Hagåtña – See the beautiful island wonders of Guam that lies at the southernmost region of the Mariana Islands. Learn about the stunning landscapes and appreciate the distinct local culture. Anyone who steps into this unique destination can also witness the colorful culture of the indigenous people, the Chamorro. Just a short flight away from Japan, Taiwan, Philippines, and other Asian nations, accessing Guam is a breeze for travelers, tourists, and even researchers who want to understand the unique practices of the island’s indigenous group that has been in the region for thousands of years.
First People; Colonized but Strong
The Chamorro are known as the earliest inhabitants of the Marianas and are thought to be of Malayo-Polynesian descent. They are believed to have occupied the islands over 4,000 years ago, predating by many generations the European colonial records in 1668 established with the arrival of Spanish settlers and a Catholic missionary, Padre San Vitores.
Since the arrival of the settlers, the Chamorro people and the island were changed and controlled by Spain until 1898, when the United States took over during the Spanish-American War. However, this wasn’t the only time in their long history that the Chamorro witnessed such a painful struggle.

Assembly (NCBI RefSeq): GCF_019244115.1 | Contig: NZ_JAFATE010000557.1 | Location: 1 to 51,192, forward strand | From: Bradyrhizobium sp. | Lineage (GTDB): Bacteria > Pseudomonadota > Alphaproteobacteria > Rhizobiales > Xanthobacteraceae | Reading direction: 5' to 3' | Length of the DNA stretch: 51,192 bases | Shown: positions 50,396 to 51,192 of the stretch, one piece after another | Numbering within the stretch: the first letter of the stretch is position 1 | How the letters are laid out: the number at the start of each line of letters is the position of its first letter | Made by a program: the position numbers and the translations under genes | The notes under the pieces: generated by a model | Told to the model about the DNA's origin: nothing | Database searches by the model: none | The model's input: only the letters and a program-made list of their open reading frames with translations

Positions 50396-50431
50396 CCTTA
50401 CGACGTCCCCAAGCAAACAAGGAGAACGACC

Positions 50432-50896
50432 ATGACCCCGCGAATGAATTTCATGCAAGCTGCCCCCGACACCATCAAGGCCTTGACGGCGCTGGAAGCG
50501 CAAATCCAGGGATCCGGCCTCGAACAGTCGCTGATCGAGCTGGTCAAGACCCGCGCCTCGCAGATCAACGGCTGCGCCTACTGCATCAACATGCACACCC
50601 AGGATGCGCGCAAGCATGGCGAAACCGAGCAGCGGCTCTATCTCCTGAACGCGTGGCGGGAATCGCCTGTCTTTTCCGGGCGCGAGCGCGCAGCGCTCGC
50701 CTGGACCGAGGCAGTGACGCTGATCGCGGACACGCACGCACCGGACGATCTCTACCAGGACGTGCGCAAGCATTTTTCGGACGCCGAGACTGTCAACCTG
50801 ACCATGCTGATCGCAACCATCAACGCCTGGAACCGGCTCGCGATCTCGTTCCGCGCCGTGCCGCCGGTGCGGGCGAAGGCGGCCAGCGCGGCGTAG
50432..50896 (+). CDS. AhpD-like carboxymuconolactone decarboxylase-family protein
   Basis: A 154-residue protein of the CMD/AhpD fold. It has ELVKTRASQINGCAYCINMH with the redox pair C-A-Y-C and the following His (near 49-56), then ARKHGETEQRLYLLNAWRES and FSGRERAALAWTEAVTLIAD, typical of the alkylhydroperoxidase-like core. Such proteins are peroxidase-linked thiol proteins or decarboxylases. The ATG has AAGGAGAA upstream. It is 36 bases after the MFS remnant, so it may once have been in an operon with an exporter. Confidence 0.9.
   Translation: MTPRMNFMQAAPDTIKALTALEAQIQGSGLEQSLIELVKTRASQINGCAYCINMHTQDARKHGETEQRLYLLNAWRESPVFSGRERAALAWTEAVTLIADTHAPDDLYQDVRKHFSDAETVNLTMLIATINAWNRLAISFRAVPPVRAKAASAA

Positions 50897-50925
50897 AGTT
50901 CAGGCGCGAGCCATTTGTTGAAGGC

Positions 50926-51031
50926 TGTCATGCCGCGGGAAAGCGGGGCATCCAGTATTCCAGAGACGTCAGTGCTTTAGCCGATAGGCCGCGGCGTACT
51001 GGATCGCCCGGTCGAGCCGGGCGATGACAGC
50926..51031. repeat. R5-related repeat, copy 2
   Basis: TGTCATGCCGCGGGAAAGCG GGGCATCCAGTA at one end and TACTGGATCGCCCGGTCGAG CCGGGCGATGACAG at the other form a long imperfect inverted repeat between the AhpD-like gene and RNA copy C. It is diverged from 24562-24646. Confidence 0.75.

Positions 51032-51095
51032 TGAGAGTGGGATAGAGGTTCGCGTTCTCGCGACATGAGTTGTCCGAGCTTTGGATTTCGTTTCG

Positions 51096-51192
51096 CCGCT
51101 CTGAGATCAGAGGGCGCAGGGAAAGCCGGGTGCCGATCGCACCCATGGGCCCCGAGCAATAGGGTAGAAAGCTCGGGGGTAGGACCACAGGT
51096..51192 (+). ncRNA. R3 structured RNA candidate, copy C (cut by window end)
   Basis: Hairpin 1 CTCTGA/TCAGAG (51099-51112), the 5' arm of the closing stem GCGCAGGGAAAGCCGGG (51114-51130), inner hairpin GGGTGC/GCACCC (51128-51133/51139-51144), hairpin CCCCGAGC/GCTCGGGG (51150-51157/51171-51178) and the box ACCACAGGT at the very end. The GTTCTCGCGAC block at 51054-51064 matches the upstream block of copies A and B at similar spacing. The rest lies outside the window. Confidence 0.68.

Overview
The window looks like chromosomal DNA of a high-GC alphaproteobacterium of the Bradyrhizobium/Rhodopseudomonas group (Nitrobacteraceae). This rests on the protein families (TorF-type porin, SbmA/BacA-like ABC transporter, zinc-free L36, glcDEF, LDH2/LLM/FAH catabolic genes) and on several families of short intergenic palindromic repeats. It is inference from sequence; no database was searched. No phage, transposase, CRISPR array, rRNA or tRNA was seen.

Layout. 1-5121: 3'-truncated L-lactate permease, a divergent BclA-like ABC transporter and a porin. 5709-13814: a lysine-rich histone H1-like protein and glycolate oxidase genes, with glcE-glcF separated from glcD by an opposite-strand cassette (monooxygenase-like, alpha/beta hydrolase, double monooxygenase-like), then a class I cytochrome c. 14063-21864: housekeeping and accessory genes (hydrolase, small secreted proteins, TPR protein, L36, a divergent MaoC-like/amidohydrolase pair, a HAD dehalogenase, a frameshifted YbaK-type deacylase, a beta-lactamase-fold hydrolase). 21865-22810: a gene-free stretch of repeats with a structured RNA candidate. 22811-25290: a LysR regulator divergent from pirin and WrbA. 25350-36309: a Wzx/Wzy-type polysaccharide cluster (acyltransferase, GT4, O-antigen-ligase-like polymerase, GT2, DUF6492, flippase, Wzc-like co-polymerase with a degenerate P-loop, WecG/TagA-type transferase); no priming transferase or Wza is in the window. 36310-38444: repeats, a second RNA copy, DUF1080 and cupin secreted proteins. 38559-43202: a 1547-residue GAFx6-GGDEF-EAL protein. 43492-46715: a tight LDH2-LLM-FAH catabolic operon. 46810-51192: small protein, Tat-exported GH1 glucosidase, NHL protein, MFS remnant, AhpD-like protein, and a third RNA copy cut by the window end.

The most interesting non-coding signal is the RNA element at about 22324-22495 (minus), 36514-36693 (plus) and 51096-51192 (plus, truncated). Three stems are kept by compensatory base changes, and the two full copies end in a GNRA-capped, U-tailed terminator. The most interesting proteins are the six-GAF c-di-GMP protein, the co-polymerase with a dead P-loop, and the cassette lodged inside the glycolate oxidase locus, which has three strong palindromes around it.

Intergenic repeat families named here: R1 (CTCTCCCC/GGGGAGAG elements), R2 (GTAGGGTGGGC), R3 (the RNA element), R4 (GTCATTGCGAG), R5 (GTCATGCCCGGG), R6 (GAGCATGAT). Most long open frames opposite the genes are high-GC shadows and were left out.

Being the largest island in Micronesia, the United States Navy built a facility near Piti village in 1899 and even a United States Marine Corps (USMC) in 1901 at Sumay which serve as ideal locations to have a strategic views of the surrounding countries. Moreover, with this in mind, Guam was occupied by the Japanese in 1941. This period was marked with fierce battles with the American troops in a bid to recapture the island. Then, in 1944, they were finally able to get the island back under US rule. Still, after these wars, the Chamorro remained a strong community that shares various traditional practices alongside the colonial cultures that they have acquired throughout the years.
Modern Cosmopolitan Struggles and Strengths
Even though the Chamorro culture is still in practice, the cosmopolitan changes in Guam pose some distinct challenges for the traditional communities. The people and their culture are visibly manifested through their songs, unique cuisine, games, dance, and even fashion. However, as global influences come to play in their lives, the Chamorro are struggling to preserve their identity and their culture.
Their country is known as “America in Asia,” which makes it more difficult to establish the indigenous group’s place in the growing Western modernization of their local regions. With a population of around 19,000 in the Northern Mariana Islands alone, they have a recorded global population of over 100,000. Their numbers help in the continuation of their traditions and communal practices. Despite this struggle, the Chamorro remains a lively group of individuals who are happy to share their traditions and beliefs to people who visit their places.
As part of global development, Guam has become a popular destination, with tourist hubs, indoor aquarium, a duty-free shopping district, and even some Las Vegas-style entertainment. This is especially an interesting piece of culture that they are known for, as their economy continues to grow through tourism and the US military bases. The locals are trying to lessen the gap between their ancient identity and the one that they are building now. Moreover, the Chamorro can easily communicate with visitors as they are equally conversant in English and Chamorro.